The New England Journal of Medicine reports that male circumcision significantly reduced the incidence of HIV infection among men in three clinical trials.
In this new research 5534 HIV negative, uncircumcised male subjects between the ages of 15 and 49 years were enrolled in two trials of male circumcision for the prevention of HIV and other sexually transmitted infections.
Of these subjects, 3393 were HSV-2–seronegative at enrollment and 1684 were randomly assigned to undergo immediate circumcision (intervention group) and 1709 to undergo circumcision after 24 months (control group). After two years subjects were tested for HSV-2 and HIV infection and syphilis, HSV-2 was detected in 114 circumcised men compared with 153 uncircumcised men. HPV was detected in 42 circumcised men compared with 80 uncircumcised men.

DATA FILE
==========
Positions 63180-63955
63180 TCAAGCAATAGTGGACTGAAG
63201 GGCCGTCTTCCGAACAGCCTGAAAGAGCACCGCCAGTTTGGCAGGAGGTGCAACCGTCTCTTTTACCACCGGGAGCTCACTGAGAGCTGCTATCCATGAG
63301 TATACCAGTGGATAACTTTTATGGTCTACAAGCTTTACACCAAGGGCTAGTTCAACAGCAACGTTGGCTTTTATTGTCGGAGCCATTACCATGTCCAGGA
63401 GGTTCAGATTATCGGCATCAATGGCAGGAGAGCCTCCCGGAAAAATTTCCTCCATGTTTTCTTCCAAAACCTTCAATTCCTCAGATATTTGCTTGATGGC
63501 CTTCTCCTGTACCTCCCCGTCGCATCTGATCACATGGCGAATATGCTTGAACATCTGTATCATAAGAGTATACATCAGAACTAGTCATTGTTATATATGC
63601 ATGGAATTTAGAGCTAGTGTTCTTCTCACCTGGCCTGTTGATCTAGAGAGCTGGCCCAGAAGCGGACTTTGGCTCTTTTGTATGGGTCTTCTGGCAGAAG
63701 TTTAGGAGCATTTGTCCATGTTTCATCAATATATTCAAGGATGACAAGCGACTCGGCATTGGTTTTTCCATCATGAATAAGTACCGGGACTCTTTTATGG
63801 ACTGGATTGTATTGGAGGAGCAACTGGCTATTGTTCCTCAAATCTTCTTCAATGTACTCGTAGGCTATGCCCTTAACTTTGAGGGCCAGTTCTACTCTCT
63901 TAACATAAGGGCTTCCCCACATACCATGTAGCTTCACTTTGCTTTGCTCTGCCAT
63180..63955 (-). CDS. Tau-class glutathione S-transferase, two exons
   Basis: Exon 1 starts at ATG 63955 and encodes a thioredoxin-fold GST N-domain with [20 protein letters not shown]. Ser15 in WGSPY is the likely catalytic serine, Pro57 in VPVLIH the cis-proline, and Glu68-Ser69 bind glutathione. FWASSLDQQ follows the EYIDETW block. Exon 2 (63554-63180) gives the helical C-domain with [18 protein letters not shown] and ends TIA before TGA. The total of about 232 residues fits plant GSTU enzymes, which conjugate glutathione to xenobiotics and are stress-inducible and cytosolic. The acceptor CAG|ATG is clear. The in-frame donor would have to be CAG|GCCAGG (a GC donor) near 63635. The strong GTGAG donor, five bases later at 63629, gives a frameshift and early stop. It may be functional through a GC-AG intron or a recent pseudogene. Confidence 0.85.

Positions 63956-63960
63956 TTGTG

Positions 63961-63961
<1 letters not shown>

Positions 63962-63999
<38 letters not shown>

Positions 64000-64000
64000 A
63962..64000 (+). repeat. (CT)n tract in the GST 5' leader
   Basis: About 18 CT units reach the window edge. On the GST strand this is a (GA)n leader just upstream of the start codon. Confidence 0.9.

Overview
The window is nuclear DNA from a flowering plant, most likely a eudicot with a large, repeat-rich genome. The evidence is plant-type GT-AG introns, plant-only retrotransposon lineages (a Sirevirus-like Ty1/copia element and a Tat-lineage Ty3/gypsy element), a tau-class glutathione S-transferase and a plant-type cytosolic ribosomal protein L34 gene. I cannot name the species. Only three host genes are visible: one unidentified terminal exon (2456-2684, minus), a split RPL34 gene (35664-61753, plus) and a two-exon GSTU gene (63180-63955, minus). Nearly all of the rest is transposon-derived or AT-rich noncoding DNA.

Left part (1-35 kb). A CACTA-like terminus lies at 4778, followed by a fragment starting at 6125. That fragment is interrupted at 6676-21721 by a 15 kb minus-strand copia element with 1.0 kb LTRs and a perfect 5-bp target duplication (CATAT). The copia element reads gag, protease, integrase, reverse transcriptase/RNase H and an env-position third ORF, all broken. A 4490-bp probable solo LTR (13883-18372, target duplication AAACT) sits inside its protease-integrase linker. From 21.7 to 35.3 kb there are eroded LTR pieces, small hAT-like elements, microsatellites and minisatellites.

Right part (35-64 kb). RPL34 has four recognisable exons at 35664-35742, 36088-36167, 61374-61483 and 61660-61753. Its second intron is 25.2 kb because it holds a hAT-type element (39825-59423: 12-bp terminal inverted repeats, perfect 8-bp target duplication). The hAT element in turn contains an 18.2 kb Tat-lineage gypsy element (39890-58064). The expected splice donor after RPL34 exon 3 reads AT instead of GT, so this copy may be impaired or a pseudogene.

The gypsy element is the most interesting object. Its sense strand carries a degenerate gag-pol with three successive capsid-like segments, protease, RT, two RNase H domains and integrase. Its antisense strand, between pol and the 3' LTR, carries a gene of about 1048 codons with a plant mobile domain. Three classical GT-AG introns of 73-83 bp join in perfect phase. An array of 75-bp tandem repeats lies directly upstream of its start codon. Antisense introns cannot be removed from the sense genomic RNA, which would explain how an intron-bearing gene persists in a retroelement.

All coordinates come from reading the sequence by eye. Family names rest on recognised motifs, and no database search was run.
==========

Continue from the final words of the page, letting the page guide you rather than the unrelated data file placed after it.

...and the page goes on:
The study authors concluded that in addition to decreasing the incidence of HIV infection, male circumcision significantly reduced the incidence of HSV-2 (herpes simplex virus) infection and the prevalence of HPV (human papillomavirus) infection. Herpes is associated with an increased risk of HIV infection.
The image is an electron micrograph of HIV budding from cultured lymphocyte.